11. All signatories to the European Cultural Convention are represented in the Council of Europe’s Steering Committee for Higher Education and Research by both a governmental representative and a representative from academia. The Assembly welcomes this dual representation, which allows states to discuss policies, standards and action among themselves, to decide on common positions and to ensure their implementation at the level of national governments and institutions. The Council of Europe Secretariat offers neutral professional assistance to all members of the steering committee who lead the committee work.
12. The creation of the European Higher Education Area must take account of globalisation. Neither a European fortress nor an ivory tower should be created. Therefore, the Assembly believes that international co-operation in higher education must be reinforced. Being open to accession by non-European states, the Lisbon Recognition Convention provides an adequate legal basis for such wider co-operation. Non-European signatories to this convention should also be invited to participate as observers in the Steering Committee for Higher Education and Research.
13. The Assembly calls on its member parliaments to actively contribute to an open political debate and analyse their national requirements and legislation regarding the creation of the European Higher Education Area.
14. The Assembly invites the European University Association, the European Association of Institutions in Higher Education, the European Students’ Union, the Observatory of the Magna Charta Universitatum and other non-governmental stakeholders to study further possibilities for their greater involvement in shaping the European Higher Education Area. The Assembly welcomes the organisation of a meeting with these stakeholders following up this recommendation.
15. The Assembly recommends that the Committee of Ministers:
15.1. launch in 2010, with their ministries responsible for higher education and research as well as higher education institutions, a European campaign in all member states to promote the development of the European Higher Education Area by 2020;
15.2. call on Greece to sign and ratify the Lisbon Recognition Convention, call on Belgium, Italy and Spain to ratify this convention without delay, and invite interested non-member states to request accession to it;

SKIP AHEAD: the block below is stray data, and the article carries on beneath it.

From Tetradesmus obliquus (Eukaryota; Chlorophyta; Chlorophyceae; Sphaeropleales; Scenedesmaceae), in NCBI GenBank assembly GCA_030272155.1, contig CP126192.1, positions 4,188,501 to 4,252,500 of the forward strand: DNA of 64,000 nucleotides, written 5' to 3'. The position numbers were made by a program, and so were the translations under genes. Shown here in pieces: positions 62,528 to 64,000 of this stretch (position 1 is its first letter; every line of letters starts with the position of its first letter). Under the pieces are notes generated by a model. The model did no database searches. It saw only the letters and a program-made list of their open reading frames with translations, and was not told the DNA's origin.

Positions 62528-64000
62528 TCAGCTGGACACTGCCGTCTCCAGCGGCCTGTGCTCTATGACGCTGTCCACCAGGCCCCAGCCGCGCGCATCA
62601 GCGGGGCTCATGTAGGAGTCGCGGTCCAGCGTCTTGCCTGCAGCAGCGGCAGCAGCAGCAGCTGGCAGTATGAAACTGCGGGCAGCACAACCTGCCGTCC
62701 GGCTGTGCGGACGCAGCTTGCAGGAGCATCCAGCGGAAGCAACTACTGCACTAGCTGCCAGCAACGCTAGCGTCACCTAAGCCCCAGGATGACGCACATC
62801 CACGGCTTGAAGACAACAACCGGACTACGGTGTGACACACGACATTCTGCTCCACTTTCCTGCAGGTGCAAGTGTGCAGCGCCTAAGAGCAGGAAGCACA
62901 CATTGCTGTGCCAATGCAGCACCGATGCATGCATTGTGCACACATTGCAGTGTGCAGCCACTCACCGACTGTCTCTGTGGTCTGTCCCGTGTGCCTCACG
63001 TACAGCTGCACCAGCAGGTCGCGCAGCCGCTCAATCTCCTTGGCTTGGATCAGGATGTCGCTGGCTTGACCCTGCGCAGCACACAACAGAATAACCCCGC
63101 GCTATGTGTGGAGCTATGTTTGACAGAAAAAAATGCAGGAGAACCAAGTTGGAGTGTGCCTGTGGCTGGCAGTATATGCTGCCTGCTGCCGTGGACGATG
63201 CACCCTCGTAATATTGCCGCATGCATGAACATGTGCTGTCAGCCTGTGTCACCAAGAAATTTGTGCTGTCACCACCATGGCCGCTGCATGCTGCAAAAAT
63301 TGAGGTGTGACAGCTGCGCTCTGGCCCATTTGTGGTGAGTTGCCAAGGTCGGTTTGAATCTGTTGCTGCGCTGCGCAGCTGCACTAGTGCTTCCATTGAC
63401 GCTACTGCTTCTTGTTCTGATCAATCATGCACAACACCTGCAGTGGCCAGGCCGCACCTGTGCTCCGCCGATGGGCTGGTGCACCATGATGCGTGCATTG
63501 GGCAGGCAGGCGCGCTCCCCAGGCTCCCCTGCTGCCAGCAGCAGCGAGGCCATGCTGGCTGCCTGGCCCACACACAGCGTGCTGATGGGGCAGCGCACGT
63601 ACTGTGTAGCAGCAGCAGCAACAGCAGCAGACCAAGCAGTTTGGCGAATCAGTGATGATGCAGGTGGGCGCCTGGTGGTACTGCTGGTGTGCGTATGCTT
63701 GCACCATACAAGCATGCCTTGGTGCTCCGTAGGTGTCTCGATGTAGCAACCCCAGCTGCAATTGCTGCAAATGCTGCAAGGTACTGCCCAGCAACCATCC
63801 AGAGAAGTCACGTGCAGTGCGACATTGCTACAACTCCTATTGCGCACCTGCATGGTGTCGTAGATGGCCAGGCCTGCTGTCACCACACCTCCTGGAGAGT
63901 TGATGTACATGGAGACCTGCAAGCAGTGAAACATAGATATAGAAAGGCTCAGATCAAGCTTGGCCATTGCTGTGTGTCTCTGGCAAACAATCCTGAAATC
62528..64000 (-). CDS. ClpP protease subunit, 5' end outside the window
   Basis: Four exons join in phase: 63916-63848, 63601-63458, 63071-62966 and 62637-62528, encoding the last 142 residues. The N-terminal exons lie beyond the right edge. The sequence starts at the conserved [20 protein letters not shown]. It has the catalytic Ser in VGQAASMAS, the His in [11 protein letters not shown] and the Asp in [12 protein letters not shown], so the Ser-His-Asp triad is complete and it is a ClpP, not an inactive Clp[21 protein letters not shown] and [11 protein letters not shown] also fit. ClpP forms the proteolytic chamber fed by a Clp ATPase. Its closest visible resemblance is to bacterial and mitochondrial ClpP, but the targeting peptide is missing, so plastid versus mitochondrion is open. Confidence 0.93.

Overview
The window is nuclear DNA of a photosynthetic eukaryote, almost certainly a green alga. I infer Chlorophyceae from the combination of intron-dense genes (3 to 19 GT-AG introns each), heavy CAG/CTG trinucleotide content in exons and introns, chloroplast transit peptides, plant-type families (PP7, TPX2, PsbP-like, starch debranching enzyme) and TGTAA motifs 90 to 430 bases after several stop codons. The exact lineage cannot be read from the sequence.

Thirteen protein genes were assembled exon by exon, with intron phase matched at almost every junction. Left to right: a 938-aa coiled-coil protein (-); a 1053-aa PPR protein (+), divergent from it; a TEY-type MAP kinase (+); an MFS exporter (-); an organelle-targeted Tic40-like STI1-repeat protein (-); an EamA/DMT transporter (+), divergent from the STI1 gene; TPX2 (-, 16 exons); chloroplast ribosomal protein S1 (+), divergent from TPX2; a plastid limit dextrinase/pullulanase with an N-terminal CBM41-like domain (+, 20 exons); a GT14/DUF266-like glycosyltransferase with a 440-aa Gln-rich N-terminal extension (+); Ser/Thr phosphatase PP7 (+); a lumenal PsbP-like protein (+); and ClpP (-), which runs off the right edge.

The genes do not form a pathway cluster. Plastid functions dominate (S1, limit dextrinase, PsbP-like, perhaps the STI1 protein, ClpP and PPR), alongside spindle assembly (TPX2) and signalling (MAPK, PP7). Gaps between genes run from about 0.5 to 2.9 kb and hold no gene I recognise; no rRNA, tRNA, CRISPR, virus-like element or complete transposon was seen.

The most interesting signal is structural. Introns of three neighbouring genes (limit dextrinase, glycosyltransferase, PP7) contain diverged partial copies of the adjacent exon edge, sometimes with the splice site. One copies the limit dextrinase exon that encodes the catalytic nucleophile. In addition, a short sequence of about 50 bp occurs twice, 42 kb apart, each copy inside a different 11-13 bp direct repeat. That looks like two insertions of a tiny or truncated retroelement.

15.3. analyse whether the European Social Charter (revised) (ETS No. 163) should be amended to ensure social rights including access to higher education for students in their own countries and for students studying abroad, as well as social rights for researchers, teachers and other academic staff working abroad;
15.4. analyse whether the European Agreement on continued Payment of Scholarships to Students Studying Abroad (ETS No. 69) and the European Agreement on Regulations governing the Movement of Persons between Member States of the Council of Europe (ETS No. 25) should be amended to support the development of the European Higher Education Area;
15.5. allocate more resources to the Council of Europe’s higher education sector including the Steering Committee for Higher Education and Research, in order to provide greater support to the Bologna Process and the creation of the European Higher Education Area;
15.6. analyse the feasibility of setting up an enlarged partial agreement, which should be open to membership by states, associations of higher education institutions and student associations and have the objective of facilitating policy and standard setting, monitoring, capacity building and the exchange of good practice concerning the European Higher Education Area.
16. The Assembly invites the ministries of Austria, Hungary and Romania, which will host the future ministerial conferences of the Bologna Process in 2010 and 2012 respectively, to:
16.1. entrust the Secretariat of the Council of Europe with the task of storing and making available the collective records of the Bologna Process and the European Higher Education Area;
16.2. second temporarily national experts to the Secretariat of the Council of Europe, in order to create synergies with the permanent secretariat of the Steering Committee for Higher Education and Research and other bodies;
16.3. explore, together with the Committee of Ministers and representatives of higher education institutions and students, the possibility of establishing a more stable secretariat of the European Higher Education Area at the Council of Europe;
16.4. discuss and co-ordinate their work with the other members of the Steering Committee for Higher Education and Research.
1. Text adopted by the Standing Committee, acting on behalf of the Assembly, on 20 November 2009 (see Doc. 11977, report of the Committee on Culture, Science and Education, rapporteur: Mr McIntosh).